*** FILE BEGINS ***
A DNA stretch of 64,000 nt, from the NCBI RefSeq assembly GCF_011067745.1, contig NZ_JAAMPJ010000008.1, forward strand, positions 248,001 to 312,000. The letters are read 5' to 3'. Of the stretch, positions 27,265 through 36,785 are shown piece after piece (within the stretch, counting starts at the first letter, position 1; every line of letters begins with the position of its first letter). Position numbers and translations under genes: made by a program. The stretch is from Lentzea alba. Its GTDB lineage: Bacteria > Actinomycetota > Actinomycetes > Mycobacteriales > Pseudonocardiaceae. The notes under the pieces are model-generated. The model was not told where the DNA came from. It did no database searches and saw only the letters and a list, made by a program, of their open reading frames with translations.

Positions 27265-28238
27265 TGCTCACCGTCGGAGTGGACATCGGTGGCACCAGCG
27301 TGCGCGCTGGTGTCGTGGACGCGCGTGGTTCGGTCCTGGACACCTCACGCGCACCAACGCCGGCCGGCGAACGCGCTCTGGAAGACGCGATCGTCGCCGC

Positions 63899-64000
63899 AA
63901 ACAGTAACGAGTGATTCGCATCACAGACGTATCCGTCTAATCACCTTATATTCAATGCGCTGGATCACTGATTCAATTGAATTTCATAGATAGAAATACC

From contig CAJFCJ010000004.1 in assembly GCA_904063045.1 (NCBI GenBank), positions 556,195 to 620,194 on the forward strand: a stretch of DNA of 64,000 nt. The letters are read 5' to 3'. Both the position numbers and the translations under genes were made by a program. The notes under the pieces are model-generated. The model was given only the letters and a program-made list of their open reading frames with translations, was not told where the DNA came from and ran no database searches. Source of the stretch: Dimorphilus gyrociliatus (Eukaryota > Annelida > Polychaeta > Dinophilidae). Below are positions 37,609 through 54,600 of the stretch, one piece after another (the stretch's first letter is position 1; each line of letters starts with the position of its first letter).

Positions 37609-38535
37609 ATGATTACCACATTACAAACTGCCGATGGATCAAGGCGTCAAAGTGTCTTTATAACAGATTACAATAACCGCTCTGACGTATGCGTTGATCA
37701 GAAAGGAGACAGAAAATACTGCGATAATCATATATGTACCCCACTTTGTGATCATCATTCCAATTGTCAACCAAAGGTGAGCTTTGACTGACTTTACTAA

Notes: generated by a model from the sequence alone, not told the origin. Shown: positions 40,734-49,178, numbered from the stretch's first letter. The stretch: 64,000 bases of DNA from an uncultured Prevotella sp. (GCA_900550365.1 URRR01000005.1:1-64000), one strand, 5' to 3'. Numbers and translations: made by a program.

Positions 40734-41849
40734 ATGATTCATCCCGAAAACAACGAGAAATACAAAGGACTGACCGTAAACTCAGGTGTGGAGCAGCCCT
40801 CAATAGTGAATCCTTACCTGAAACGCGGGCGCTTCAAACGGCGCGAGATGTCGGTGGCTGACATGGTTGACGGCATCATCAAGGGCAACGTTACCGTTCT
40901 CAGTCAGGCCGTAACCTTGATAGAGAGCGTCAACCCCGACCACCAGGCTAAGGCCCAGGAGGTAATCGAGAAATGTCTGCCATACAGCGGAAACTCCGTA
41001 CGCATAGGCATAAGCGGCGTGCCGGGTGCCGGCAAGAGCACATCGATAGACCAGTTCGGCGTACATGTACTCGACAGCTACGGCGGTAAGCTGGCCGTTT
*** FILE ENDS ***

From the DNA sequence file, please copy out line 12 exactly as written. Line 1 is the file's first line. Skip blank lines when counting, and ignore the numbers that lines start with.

Notes: generated by a model from the sequence alone, not told the origin. Shown: positions 40,734-49,178, numbered from the stretch's first letter. The stretch: 64,000 bases of DNA from an uncultured Prevotella sp. (GCA_900550365.1 URRR01000005.1:1-64000), one strand, 5' to 3'. Numbers and translations: made by a program.